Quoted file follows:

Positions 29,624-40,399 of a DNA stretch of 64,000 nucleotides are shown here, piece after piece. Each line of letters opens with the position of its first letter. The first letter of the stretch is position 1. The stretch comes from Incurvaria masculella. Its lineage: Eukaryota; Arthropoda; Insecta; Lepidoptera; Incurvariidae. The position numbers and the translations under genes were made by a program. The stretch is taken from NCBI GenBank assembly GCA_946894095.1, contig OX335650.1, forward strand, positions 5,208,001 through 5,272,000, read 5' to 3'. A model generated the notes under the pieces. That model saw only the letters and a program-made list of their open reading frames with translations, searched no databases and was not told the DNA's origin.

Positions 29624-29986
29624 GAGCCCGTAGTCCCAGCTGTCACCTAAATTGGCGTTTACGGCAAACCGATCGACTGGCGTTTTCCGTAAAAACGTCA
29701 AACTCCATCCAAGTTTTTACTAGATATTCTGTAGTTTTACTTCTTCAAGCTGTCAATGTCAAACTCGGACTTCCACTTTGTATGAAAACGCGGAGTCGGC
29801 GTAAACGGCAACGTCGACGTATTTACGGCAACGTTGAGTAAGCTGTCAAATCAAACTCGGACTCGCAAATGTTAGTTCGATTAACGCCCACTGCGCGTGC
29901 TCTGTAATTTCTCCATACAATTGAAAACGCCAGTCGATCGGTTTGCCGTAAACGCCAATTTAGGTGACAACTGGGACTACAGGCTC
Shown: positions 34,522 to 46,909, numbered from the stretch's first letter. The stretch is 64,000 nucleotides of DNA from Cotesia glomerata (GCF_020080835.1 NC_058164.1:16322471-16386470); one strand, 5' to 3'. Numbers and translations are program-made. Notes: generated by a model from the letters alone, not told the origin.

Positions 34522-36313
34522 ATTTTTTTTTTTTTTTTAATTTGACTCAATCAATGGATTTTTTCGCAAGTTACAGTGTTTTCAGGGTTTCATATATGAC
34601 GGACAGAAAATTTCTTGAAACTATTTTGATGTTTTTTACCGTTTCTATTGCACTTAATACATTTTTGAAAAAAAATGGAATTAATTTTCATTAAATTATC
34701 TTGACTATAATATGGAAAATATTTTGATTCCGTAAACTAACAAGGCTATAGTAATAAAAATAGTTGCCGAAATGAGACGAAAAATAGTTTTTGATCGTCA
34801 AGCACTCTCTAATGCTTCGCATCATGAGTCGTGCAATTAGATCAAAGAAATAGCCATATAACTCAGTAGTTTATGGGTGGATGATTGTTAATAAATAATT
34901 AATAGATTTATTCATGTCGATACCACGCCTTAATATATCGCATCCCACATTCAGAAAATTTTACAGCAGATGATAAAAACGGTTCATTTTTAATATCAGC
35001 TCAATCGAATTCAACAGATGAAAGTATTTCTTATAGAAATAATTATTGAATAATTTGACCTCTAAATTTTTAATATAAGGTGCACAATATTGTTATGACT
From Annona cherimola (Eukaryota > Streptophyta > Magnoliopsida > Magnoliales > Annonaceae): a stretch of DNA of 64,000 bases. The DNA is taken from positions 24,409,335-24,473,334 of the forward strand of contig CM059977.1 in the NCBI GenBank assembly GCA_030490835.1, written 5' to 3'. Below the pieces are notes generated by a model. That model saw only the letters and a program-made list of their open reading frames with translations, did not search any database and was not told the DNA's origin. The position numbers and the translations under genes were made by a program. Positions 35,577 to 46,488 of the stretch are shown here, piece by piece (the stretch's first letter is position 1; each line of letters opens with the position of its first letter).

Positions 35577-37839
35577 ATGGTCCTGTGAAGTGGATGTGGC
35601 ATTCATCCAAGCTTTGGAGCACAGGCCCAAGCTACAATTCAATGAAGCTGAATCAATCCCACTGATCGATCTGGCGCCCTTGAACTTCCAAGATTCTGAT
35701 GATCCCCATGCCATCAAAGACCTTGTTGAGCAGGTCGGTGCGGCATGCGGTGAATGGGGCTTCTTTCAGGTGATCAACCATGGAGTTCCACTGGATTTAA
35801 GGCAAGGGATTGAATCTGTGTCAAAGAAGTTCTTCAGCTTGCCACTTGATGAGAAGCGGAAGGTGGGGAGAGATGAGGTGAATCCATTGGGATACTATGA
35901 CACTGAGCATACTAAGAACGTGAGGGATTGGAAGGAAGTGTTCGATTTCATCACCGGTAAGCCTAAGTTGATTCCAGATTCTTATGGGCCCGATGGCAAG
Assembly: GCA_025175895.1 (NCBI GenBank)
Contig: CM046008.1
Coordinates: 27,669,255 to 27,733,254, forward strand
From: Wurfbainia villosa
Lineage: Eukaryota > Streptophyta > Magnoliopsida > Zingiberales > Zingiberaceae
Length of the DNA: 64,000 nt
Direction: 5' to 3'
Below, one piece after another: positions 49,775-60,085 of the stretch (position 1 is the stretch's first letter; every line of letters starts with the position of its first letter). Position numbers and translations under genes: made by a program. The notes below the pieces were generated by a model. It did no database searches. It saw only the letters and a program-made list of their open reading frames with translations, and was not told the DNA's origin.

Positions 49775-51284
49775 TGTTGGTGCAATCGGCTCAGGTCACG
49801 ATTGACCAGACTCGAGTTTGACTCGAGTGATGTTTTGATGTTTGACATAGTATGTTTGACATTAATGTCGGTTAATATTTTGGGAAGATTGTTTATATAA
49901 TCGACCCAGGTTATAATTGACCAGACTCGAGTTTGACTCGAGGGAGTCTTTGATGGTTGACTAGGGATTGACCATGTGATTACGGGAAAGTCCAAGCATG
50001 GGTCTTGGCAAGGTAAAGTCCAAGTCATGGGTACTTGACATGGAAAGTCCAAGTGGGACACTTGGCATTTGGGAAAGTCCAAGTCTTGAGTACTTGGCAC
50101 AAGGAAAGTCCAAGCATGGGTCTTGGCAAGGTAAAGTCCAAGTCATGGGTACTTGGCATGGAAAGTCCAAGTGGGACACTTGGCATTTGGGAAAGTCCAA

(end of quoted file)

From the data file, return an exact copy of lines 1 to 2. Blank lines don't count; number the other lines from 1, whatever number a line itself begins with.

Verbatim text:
Positions 29,624-40,399 of a DNA stretch of 64,000 nucleotides are shown here, piece after piece. Each line of letters opens with the position of its first letter. The first letter of the stretch is position 1. The stretch comes from Incurvaria masculella. Its lineage: Eukaryota; Arthropoda; Insecta; Lepidoptera; Incurvariidae. The position numbers and the translations under genes were made by a program. The stretch is taken from NCBI GenBank assembly GCA_946894095.1, contig OX335650.1, forward strand, positions 5,208,001 through 5,272,000, read 5' to 3'. A model generated the notes under the pieces. That model saw only the letters and a program-made list of their open reading frames with translations, searched no databases and was not told the DNA's origin.

Positions 29624-29986